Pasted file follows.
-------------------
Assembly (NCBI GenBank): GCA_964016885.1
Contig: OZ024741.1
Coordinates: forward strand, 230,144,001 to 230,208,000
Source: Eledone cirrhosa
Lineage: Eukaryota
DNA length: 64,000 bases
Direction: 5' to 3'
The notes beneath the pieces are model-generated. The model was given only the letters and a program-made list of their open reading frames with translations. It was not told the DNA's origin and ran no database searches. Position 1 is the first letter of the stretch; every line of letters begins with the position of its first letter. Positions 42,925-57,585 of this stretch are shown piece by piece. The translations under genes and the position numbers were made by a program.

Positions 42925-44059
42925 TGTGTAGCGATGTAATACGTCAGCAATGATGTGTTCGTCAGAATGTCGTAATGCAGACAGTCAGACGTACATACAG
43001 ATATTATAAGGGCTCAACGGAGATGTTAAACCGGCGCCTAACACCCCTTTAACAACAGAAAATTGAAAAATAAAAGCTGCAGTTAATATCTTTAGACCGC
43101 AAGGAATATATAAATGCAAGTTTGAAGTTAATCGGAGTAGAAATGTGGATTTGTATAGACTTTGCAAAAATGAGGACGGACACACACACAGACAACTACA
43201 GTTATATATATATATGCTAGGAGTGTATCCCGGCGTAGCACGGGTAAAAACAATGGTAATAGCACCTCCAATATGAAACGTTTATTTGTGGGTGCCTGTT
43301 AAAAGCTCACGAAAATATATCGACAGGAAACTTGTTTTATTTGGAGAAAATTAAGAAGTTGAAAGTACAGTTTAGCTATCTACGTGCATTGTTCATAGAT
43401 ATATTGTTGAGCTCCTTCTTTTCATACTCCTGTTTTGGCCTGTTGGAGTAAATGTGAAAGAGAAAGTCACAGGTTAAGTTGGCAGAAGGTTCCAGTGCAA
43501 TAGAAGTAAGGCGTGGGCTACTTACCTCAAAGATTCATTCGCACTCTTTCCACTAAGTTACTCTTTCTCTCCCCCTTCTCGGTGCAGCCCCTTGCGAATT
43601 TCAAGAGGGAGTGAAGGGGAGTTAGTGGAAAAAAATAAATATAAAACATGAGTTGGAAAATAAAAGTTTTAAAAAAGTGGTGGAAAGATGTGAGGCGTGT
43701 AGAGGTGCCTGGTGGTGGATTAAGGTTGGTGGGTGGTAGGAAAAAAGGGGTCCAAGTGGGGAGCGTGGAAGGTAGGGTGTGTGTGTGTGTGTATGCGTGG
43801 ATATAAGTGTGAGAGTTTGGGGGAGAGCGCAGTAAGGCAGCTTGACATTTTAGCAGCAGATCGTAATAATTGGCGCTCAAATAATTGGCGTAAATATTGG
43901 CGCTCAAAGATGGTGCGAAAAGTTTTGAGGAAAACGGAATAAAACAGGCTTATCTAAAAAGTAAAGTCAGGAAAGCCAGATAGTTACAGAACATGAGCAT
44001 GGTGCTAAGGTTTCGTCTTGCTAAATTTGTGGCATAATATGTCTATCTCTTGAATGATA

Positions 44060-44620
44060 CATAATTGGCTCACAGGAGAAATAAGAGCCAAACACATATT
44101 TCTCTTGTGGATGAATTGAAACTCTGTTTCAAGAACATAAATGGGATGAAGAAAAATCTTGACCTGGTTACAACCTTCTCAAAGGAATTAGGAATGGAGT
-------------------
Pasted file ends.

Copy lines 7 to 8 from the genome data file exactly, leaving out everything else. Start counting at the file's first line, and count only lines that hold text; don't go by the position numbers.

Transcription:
Direction: 5' to 3'
The notes beneath the pieces are model-generated. The model was given only the letters and a program-made list of their open reading frames with translations. It was not told the DNA's origin and ran no database searches. Position 1 is the first letter of the stretch; every line of letters begins with the position of its first letter. Positions 42,925-57,585 of this stretch are shown piece by piece. The translations under genes and the position numbers were made by a program.